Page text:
After more than 20 years of support, the village of River Forest on June 8 quietly closed its pocketbook to the Oak Park Township’s Youth Interventionist Program, which pairs young people at risk of becoming involved in gangs, violence and substance abuse with “interventionists” who work with them and their families to address issues early on.
The village has been involved in the program since its inception in 1995, and the program has traditionally received support from all 11 taxing bodies in Oak Park and River Forest.
“We believe it’s an established, mature program that’s been going on for 23 years, and it clearly now should be taken over by the township itself and budgeted by the township,” said River Forest Village President Cathy Adduci, adding: “We also want to let the township run this program and not be burdened by another level of government oversight and government spending.”
Last year, the village of River Forest contributed about $16,000 to the program, Adduci said.
“We encourage [the township] to make it a priority in their budget,” she said, when asked how the township should deal with the funding shortfall.
Adduci said the program better fits into what the township levies taxes for — human, youth and senior services — rather than what the village collects taxes for — fire, police and public works services — and, as such, should fall solely under the township’s jurisdiction.
“We’re not saying we would we would never help each other,” said Adduci. “The village absolutely wants to work together on efficiencies wherever we share resources.”
Carla Sloan, River Forest Township Supervisor, said the village’s argument doesn’t doesn’t hold water since it’s a community safety initiative related to law enforcement.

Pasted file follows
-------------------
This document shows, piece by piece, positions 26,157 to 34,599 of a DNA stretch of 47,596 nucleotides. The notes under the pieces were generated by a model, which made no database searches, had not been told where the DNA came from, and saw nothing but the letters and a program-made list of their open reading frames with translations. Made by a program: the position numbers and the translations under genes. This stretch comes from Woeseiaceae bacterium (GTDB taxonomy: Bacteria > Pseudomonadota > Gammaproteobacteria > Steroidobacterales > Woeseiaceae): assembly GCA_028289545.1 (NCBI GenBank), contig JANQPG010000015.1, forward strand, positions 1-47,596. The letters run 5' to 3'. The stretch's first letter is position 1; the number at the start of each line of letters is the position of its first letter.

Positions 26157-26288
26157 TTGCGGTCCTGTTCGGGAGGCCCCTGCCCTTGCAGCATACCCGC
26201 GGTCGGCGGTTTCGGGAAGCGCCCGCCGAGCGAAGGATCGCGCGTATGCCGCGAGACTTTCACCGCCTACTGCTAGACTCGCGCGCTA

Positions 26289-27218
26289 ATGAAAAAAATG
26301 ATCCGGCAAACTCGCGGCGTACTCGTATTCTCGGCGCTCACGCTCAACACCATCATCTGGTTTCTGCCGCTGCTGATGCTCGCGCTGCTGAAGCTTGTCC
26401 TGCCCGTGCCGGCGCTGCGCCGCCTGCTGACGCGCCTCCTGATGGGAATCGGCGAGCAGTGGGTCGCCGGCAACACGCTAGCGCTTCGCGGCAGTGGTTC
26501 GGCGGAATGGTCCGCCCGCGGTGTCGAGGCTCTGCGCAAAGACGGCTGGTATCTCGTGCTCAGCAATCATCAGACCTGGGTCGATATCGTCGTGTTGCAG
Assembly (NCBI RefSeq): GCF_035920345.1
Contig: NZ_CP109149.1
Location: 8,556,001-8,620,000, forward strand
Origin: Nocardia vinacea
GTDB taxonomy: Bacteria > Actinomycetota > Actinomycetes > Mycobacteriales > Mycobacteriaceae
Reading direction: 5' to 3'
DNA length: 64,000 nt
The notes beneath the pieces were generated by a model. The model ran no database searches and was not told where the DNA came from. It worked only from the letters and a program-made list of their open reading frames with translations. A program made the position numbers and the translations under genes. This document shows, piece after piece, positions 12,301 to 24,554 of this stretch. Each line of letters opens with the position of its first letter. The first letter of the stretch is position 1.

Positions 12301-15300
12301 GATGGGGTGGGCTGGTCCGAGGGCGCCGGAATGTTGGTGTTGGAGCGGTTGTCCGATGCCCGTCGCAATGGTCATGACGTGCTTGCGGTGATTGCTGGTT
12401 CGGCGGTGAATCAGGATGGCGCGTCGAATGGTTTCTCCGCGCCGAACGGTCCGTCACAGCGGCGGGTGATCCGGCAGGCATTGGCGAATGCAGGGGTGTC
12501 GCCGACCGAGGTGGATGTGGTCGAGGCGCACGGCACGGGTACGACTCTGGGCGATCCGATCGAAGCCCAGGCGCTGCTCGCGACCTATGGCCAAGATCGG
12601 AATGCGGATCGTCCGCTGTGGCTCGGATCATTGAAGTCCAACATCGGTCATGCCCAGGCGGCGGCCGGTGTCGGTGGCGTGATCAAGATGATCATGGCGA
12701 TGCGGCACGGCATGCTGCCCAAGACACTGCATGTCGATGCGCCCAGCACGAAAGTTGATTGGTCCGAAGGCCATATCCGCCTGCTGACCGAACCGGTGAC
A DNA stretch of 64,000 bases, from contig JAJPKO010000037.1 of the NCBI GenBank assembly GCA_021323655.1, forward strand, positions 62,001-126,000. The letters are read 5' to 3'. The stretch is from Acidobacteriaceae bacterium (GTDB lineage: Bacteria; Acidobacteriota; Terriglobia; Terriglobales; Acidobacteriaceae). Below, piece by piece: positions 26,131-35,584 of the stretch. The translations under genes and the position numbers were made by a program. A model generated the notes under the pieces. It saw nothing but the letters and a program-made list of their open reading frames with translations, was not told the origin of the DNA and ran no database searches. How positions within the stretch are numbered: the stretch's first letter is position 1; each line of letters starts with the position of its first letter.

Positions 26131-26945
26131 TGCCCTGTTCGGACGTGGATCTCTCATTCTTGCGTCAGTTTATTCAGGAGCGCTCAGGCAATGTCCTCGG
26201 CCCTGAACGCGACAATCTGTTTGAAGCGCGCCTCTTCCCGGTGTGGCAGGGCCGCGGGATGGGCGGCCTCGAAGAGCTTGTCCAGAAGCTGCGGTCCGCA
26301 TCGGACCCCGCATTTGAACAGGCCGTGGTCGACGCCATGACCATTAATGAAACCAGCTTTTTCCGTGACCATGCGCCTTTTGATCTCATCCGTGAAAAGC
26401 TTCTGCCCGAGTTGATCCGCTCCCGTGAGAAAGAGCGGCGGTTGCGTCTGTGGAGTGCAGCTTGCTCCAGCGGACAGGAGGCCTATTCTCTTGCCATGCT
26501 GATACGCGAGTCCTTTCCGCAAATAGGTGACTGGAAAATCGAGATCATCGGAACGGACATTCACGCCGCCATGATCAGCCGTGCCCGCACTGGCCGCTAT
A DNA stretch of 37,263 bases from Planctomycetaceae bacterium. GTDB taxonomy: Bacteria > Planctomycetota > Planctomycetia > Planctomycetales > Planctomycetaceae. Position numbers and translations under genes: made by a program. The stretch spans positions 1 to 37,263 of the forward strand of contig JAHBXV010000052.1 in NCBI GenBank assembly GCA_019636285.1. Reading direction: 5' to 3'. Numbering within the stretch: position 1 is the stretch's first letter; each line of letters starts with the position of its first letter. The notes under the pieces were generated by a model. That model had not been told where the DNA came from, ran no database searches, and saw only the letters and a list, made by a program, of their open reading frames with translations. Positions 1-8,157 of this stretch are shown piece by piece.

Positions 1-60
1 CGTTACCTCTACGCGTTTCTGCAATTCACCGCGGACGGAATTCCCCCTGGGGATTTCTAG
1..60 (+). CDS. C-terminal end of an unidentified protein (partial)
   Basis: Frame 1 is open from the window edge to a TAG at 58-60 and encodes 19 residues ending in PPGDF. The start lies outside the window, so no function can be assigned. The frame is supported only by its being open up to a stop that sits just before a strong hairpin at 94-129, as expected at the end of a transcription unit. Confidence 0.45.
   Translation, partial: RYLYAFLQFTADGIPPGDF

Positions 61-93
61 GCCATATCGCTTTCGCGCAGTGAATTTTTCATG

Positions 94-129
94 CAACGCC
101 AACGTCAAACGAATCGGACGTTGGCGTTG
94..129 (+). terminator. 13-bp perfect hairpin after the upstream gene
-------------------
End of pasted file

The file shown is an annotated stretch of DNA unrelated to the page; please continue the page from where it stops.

“When crime comes to our communities and it does relate to youth, then it does touch our police,” Sloan said. “Now with the resurgence of crime again in River Forest, the issues don’t go away. … Yes, it has succeeded on many fronts, but I don’t think that challenge is over. A large reason for referrals is the number of mental health issues and trauma is really growing.”
Sloan said she’s not only disappointed with the village’s decision to cut funding to the program but also felt confused about the announcement, since the village never listed the topic on any public agenda.
She said she had been asking Village Administrator Eric Palm for weeks when it would be discussed at a village board meeting, so she could attend, answer any questions and talk up the program. Palm later told her it didn’t need to be discussed at a village board meeting because it was an administrative decision, she said.
“If you look at what all the other taxing bodies are doing, all 10 others across River Forest and Oak Park, it’s on the public agenda at every meeting,” she said.
Sloan said it won’t be easy to replace the lost funds, and that the township will be able to make up about 30 percent of the village’s former contribution. The rest she hopes will come from private donors.
“It was really a very, very small cost to them to have a stake in youth safety,” Sloan said of the village. “The program is a very cost-effective program. If you can ward off more expensive interventions later by having less expensive interventions sooner, I think that’s probably the right way to go.”